Toolkits for Action (previously Hacks for Activists) is a project that seeks to identify recurring problems and stumbling blocks that organizers and change agents routinely encounter in their work and to build and deploy open source tools that solve those problems.
Our first project is building a unified calendar for all Chicago-area civic events, training sessions, actions and workshops. We are being guided by the design of Craig’s List and the utility of The Boston Science Lecture calendar/listing platform.
We’ve identified two problems in the public-facing part of an organizer’s work. Both relate to the logistics of pulling off large public meetings – especially rallies and outdoor events. The first is the issue of getting attendees to sign in or register their presence to the event organizers. We’d like to banish the clip board and manual sign in sheets! To do this we are looking to build a “SignMeUp” tool that uses
SMS or simple texting where the organizer of an event registers their event ahead of time and is assigned a unique code that is announced at the event and which attendees could quickly text to and opt in for follow up messages from the organizers.
The second app we are looking at also helps with the logistics of large meetings. The “CrowdSpeaker” app would turn your phone into a remote speaker for the event and allow the person holding the mike at the podium to narrow cast directly to those attendees who are allowing their phones to be used for the event. This could allow for a remote speaker to broadcast remarks to the crowd easily. With both these apps we image a TWO-WAY channel that would allow attendees to communicate with the organizers using a polling feature, rating feature and even be recognized to speak via a “pass the mike” feature.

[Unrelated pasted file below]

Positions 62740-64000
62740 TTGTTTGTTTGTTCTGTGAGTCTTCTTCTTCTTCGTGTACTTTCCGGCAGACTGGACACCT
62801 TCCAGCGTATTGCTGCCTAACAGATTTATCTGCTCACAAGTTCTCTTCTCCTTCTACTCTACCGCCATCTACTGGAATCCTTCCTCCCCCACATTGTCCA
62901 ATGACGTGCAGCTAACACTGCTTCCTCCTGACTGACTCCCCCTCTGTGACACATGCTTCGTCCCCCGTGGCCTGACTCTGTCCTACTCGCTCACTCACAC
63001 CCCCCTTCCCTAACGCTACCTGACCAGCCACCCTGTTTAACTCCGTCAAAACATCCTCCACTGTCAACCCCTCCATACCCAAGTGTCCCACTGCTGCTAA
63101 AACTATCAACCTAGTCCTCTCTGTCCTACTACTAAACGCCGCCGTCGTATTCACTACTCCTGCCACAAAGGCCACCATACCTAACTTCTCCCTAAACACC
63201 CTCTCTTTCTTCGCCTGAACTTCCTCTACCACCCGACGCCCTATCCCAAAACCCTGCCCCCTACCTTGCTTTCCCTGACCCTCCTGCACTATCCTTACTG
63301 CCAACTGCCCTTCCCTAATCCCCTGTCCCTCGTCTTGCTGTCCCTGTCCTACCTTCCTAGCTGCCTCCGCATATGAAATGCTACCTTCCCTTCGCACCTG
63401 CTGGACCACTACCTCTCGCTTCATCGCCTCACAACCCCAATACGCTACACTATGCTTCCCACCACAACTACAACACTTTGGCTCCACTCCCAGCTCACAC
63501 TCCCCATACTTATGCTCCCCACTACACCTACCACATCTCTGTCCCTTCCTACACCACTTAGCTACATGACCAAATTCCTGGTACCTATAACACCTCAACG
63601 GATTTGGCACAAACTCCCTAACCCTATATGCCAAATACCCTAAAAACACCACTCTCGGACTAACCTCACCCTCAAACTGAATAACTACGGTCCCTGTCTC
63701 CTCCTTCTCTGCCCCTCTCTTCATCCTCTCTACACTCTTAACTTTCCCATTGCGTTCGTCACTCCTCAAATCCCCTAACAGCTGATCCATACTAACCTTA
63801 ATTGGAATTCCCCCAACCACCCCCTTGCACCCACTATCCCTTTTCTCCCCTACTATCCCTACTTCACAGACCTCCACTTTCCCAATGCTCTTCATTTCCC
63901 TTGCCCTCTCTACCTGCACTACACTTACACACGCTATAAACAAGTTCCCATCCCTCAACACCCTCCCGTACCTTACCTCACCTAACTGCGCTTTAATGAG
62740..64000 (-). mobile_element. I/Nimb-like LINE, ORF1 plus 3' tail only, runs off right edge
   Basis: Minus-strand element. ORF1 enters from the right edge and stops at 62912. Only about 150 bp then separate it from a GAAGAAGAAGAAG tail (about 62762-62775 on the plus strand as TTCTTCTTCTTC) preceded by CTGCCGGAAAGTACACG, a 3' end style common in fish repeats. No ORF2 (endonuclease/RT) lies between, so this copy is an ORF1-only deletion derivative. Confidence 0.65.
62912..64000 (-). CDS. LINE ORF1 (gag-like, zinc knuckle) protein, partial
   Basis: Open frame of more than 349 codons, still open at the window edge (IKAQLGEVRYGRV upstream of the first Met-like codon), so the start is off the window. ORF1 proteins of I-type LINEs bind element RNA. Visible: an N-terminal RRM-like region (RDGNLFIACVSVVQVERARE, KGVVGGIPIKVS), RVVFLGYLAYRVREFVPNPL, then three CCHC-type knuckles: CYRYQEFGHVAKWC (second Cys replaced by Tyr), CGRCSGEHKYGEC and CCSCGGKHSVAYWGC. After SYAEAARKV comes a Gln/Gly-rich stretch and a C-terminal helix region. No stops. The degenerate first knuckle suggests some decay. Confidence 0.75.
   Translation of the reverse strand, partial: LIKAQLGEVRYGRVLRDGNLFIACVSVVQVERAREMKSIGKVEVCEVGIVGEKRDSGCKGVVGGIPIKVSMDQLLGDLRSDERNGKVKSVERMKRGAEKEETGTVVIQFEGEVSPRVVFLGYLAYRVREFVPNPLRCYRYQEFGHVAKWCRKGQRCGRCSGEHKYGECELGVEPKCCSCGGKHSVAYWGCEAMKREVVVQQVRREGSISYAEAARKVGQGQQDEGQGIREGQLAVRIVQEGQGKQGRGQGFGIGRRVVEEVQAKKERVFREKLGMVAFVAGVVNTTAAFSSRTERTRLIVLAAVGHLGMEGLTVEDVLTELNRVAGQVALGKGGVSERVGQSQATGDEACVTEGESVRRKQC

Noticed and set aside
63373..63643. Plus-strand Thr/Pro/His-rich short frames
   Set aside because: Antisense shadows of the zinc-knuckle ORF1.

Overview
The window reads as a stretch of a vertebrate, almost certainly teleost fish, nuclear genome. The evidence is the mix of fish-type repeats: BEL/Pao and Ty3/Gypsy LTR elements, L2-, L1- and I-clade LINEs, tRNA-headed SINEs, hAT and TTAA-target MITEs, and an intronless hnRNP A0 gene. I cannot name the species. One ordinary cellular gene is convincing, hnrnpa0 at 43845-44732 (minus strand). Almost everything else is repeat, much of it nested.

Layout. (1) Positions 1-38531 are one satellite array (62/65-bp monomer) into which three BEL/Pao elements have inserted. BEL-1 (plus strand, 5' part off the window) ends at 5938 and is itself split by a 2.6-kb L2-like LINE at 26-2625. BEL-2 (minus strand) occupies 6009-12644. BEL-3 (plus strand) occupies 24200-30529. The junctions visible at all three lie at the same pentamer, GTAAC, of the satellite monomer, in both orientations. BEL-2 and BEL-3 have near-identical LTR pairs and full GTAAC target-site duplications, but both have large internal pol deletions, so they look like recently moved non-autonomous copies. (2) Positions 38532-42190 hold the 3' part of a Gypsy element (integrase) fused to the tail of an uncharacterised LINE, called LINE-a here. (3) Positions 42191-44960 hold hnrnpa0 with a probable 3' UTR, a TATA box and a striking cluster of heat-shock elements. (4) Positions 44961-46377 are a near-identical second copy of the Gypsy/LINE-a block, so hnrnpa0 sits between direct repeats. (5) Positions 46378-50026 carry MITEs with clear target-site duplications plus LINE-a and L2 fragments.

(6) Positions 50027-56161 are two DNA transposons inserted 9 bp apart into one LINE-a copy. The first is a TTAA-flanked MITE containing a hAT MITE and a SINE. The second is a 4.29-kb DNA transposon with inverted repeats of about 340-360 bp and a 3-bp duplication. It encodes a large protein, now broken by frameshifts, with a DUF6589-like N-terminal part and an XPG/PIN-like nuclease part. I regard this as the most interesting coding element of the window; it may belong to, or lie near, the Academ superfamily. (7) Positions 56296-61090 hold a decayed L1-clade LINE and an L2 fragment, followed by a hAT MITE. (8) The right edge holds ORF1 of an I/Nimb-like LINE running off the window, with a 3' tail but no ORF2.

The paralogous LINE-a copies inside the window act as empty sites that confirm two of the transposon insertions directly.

We are also imaging a set of physical tools that would facilitate and accelerate social change work – such as Citizen Science efforts to map pollution and incidents of disease and other simple items that broadcast, visualize and connect.
Benjamin Sugar is the lead organizer for this project. We need lead coders who know mobile apps and web developers who can integrate and do front-end design for easy use by the activist community. We’d like to build out an “Apps For Activist” Store front where thee tools are displayed in an easy-to-grasp manner and come with “How To” instructions and case histories of their successful use.
Here is a visualization from Living Cities on how technology and the Internet us being used to accelerate and deepen democracy in cities.
Visit The Civic Commons open marketplace where you can find 549 apps from 163 cities. We hope to be adding our own soon!
Visit the CivicApps page at Portland’s CivicApps web site: